Standard #7: Planning for Instruction
There are very few teachers who are successful at teaching a lesson on the spot with no preparation. Those who are either get very lucky or have years of experience and resources to pull from. Planning for instruction is crucial because it ensures that the students receive the best information in the most efficient manner from the teacher. While planning a teacher should anticipate problems, implement any accommodations for his students, and consider the prior knowledge and abilities of his students. Planning can be done on a large scale, such as a curriculum plan for the entire year, highlighting goals that the students should achieve by each quarter and semester. However, other teachers may prefer to plan on a small scale, such as weekly planning or daily lessons for each class.
My methods courses and instrument technique classes have taught me a great deal about pedagogy, how to develop lesson plans, and how students learn. Something I have adopted from my MUSE 353 class is the use of questions and prompts during my procedures. Before an activity I ask my students questions to assess their prior knowledge of a concept. Then, I prompt them, giving them clear instructions about what we are about to do. After we have demonstrated the concept or have finished the activity, I ask them questions to assess their understanding or create discussion. This sequence for each procedure helps keep the pacing consistent and keeps the teacher organized. Something else I’ve adopted from MUSE 375 in my lesson planning is an Objectives category. By planning the objectives first I am creating a lesson that is content-focused. Furthermore, using a format such as “Students will be able to…” helps the teacher plan goals for the students to achieve by the end of the lesson. Lesson plans that are content-driven and student-centered are much more effective and enjoyable for the students.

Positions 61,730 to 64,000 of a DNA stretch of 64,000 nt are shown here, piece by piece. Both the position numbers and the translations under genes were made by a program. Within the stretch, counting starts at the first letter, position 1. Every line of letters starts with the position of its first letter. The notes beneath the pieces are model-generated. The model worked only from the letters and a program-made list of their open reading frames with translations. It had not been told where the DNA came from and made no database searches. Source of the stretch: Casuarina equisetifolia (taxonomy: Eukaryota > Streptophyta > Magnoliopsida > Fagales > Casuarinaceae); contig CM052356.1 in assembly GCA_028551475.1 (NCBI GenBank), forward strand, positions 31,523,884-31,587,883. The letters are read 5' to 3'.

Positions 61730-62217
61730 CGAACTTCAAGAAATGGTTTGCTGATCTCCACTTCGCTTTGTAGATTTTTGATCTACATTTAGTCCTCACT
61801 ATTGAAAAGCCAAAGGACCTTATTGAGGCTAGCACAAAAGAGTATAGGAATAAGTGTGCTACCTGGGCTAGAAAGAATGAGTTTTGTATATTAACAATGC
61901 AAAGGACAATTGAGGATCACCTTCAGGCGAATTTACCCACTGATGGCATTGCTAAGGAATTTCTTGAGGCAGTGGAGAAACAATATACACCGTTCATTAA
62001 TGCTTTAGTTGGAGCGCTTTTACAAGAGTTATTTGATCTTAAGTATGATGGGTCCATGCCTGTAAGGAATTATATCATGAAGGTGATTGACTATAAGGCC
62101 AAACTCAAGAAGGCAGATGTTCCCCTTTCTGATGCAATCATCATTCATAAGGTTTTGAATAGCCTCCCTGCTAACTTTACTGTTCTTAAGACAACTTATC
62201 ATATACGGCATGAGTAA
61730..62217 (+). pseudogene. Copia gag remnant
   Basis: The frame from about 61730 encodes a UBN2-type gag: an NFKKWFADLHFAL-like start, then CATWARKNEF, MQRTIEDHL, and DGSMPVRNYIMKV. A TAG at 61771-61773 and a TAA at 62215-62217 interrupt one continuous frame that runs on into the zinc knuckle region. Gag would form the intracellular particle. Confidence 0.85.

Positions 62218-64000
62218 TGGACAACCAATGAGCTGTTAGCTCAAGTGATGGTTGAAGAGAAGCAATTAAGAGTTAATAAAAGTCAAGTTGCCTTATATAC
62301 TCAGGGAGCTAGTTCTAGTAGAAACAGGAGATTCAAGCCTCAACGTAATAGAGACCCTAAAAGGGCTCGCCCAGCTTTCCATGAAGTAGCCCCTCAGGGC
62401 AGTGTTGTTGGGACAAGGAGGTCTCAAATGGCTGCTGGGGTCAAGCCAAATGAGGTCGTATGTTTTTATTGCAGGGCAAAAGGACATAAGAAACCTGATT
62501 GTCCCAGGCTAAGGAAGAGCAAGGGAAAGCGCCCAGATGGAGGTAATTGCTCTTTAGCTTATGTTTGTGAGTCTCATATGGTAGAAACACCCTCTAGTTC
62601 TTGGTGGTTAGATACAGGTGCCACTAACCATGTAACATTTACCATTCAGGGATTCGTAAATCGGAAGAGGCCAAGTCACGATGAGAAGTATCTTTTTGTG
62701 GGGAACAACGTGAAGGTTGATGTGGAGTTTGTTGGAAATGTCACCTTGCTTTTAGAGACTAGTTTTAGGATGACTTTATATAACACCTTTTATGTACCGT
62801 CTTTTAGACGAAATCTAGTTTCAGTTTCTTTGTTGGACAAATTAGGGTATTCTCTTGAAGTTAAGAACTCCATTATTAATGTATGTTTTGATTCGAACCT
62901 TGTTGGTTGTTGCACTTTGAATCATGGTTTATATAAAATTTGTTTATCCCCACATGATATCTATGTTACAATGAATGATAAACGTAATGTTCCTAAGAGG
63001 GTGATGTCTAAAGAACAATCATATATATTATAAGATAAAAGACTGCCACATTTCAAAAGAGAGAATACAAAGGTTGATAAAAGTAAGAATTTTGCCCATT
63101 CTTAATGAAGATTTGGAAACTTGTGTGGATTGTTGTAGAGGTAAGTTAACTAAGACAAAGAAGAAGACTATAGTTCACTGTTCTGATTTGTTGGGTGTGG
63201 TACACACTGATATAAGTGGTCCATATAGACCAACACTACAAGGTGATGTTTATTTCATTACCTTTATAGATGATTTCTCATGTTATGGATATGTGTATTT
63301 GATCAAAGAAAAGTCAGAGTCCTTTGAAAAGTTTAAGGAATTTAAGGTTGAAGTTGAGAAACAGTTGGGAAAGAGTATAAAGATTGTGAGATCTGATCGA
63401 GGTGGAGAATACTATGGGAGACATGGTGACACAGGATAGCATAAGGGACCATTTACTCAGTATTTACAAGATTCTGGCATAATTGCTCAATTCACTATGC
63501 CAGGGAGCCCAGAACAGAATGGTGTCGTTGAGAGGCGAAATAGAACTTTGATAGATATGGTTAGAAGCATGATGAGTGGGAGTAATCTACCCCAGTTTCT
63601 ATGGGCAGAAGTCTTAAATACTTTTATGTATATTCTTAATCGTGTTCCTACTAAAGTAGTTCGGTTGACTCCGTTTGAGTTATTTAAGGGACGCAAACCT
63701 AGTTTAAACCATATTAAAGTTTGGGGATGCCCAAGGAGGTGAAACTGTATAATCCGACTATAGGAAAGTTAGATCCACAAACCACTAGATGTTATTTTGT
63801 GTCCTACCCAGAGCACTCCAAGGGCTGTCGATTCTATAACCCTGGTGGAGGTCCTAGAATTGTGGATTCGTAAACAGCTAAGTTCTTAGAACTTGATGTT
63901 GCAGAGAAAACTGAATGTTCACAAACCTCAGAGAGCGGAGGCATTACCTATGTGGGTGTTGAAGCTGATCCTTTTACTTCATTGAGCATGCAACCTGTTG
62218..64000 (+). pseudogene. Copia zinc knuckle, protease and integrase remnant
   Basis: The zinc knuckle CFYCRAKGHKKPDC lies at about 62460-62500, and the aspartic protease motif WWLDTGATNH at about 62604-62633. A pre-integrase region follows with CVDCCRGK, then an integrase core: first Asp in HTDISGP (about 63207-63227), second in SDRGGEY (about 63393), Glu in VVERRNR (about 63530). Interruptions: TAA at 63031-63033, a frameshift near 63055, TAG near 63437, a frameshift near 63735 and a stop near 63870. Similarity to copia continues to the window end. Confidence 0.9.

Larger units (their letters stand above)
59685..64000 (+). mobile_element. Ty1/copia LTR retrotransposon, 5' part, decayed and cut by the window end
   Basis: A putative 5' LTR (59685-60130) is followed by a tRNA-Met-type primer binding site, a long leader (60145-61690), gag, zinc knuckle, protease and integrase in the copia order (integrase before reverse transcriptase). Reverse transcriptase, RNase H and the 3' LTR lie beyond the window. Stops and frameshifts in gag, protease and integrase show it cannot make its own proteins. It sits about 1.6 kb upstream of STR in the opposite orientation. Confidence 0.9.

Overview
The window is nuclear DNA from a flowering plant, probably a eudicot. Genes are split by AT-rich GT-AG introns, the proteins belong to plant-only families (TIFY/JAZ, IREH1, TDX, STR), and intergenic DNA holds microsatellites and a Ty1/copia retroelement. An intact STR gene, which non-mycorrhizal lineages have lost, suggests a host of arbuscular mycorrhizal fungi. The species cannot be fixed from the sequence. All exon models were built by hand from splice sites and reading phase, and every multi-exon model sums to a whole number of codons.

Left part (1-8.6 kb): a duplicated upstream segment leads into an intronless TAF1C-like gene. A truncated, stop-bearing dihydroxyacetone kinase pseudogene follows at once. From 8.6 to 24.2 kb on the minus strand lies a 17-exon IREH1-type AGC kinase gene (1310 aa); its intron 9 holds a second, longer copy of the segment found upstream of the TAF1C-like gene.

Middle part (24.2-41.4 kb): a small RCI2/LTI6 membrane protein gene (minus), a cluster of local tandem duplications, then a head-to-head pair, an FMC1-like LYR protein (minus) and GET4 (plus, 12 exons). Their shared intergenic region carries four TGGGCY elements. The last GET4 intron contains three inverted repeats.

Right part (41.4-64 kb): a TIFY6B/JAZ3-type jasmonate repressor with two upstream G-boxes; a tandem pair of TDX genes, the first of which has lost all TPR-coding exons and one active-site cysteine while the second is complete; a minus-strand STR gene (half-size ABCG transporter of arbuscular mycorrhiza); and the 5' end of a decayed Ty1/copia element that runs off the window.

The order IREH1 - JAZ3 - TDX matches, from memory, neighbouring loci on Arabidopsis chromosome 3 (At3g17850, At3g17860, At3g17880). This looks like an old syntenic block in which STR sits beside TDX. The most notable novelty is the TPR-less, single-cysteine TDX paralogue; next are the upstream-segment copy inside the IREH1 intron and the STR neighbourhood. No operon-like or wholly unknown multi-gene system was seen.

One should always carefully and thoroughly plan out his instruction. To accomplish a comprehensive instructional plan, a teacher’s curriculum must be both organized and relevant. When planning, a teacher should consider any and all aspects that could impact his instruction; an ensemble’s skill level, financial constraints, community expectations, and personal commitments are just a few that should be considered.
I enjoy observing and thinking of all the variables and outcomes of a situation; therefore, I should not have much trouble in developing and applying this principle to my teaching. Furthermore, I pride myself in my organization and management skills both in and out of music and education.
I believe that Ball State University’s education courses do a great job instilling effective instructional planning skills. I will strive to continuously develop my lesson plans and teaching strategies so that they meet not only national standards, but community, classroom, and personal standards as well.